In order to make sure I was getting enough protein and fats, I spent a little time toying with the Zone prescription, but never really followed it exclusively. I really just took the 5 block approach for my snack and each meal to ensure I was getting enough protein and fat at those meals. On most occasions, Dinner was well above the 5 blocks for both protein and fat.
In addition to the increased protein consumption, I also knew that my carb intake was too low. For the first 9 months of working out and eating Paleo, I was not really getting enough non-vegetable carbs. I dropped body weight during that time and I increased my work capacity, but I felt tired in longer workouts and knew that I was not optimizing my performance. I added starchy carbohydrates for dinner, which basically consisted of Sweet Potatoes, and more recently Sticky White Rice. I will say that my carb intake is probably not as high as it needs to be, but I was still able to get good results.
I almost exclusively eat grass-fed meats, free-range chicken and eggs, and organic vegetables. I also try to buy locally for these items. My reliance on supplements is pretty minimal. I take some fish oil in the morning, along with a Vitamin D supplement and a multi-vitamin. Aside from those, the protein shakes are the only other supplements that I use.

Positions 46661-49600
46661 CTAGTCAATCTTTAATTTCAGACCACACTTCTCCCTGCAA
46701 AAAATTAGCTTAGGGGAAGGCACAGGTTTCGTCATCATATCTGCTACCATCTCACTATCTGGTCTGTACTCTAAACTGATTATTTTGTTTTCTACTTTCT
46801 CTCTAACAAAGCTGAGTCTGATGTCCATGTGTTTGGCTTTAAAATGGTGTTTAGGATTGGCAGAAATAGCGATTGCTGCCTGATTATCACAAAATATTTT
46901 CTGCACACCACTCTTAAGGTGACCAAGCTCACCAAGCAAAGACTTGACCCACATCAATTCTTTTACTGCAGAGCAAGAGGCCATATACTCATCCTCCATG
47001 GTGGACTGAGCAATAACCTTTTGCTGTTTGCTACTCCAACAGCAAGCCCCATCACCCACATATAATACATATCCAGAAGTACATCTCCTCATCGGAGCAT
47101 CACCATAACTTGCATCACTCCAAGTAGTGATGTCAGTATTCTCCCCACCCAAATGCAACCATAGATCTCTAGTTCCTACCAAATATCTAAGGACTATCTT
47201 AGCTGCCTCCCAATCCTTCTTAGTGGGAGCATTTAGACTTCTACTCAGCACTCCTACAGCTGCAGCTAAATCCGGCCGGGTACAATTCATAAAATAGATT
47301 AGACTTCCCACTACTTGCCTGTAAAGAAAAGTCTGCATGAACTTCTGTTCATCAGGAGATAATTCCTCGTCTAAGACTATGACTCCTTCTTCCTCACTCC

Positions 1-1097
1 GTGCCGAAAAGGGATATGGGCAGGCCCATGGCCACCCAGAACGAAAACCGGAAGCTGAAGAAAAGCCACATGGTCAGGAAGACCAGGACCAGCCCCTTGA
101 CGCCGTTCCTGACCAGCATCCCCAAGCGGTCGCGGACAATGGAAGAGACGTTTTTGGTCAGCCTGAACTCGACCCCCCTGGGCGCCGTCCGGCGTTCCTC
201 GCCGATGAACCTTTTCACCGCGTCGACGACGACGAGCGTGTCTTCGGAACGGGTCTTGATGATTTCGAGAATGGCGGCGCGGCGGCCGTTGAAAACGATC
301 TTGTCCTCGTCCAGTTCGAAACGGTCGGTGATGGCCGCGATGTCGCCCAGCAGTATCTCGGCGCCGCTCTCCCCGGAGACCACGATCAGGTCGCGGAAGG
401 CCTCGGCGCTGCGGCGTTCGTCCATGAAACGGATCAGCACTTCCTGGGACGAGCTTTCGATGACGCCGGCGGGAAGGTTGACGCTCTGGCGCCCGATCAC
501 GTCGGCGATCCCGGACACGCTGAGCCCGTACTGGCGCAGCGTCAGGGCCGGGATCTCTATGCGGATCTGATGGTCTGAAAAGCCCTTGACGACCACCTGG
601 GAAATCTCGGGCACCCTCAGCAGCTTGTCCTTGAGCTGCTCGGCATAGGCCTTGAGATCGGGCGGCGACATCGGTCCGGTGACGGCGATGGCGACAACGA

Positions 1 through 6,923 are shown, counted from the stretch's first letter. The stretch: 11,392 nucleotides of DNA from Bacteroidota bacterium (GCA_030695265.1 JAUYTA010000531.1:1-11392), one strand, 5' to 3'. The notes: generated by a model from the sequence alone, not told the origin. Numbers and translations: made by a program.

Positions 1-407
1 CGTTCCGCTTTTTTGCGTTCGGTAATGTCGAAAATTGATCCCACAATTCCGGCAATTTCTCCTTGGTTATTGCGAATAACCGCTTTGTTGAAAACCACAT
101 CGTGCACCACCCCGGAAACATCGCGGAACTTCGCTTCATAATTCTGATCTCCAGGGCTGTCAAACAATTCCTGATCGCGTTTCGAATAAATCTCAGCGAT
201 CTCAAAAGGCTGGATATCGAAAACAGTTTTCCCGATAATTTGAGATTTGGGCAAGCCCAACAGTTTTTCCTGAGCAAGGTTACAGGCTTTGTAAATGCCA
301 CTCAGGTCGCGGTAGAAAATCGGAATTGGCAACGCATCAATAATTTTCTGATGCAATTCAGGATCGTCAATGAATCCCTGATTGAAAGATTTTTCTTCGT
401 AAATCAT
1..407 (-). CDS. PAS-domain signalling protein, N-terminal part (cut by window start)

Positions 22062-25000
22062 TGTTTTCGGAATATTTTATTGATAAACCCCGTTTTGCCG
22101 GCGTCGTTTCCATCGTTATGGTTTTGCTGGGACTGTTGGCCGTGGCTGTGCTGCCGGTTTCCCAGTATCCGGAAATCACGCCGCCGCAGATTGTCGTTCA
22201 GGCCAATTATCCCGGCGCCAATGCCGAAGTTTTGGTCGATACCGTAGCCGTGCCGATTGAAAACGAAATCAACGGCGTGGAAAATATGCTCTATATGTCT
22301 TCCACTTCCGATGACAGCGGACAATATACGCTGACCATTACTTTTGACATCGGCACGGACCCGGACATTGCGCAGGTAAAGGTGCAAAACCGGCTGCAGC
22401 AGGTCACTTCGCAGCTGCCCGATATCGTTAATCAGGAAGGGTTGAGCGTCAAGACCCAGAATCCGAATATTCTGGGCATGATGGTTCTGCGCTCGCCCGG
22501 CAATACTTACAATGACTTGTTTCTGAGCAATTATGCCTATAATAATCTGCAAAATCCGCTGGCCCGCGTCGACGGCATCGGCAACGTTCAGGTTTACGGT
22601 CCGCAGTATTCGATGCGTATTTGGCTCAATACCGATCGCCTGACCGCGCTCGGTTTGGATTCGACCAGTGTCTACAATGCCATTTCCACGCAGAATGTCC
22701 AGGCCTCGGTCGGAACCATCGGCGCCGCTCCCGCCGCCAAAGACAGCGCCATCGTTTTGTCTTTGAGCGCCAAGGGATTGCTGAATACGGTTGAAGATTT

Aside from the details of what I ate, I think the biggest part for me was the consistency. By no means was I eating strictly Paleo all the time, as I would occasionally indulge in some Pizza, some Ice Cream, some alcohol, etc. However, I made sure to keep it a once in a while thing, and tried not to over-indulge. In addition, I did not let it affect me the next day, as I would just go right back to my normal eating routine.
Consistency played a major role from a diet standpoint, but it was even more important now that I was working out with intensity. I was consistent with my workouts of 4 or 5 days per week, depending on how my body felt, but more importantly I was consistent in holding myself to the movement standards of the WOD. I had no problem no repping myself if I didn’t meet the range of motion standards even if that meant it took me much longer to finish a WOD. I also worked to improve my technique. Overall, I think this helped lead to better gains and better performance over the course of the challenge.
In the end, a consistent approach to diet and getting better led to the following during the 6 month challenge:
• Body Weight increase from 200.967 lbs to 213.517 lbs
• Body fat decrease from 9.1% to 7.1%
• Muscle gain of 15.732 lbs
• Increased my Total by 75 lbs
• Decreased benchmark WOD time by 23%
I am looking forward to what the next 6 months will bring…
The Science Lab is what Mike (and Paul) calls the Private Forum which has over 2,500 hundred “Lab Rats” who are all working to gradually become the best version of themselves losing fat while performing at an extraordinary high level. One of the great benefits is that you get to talk to Mike (and the rest of the Eat To Perform team) directly.
Other articles that may interest you:
Sources used for Photos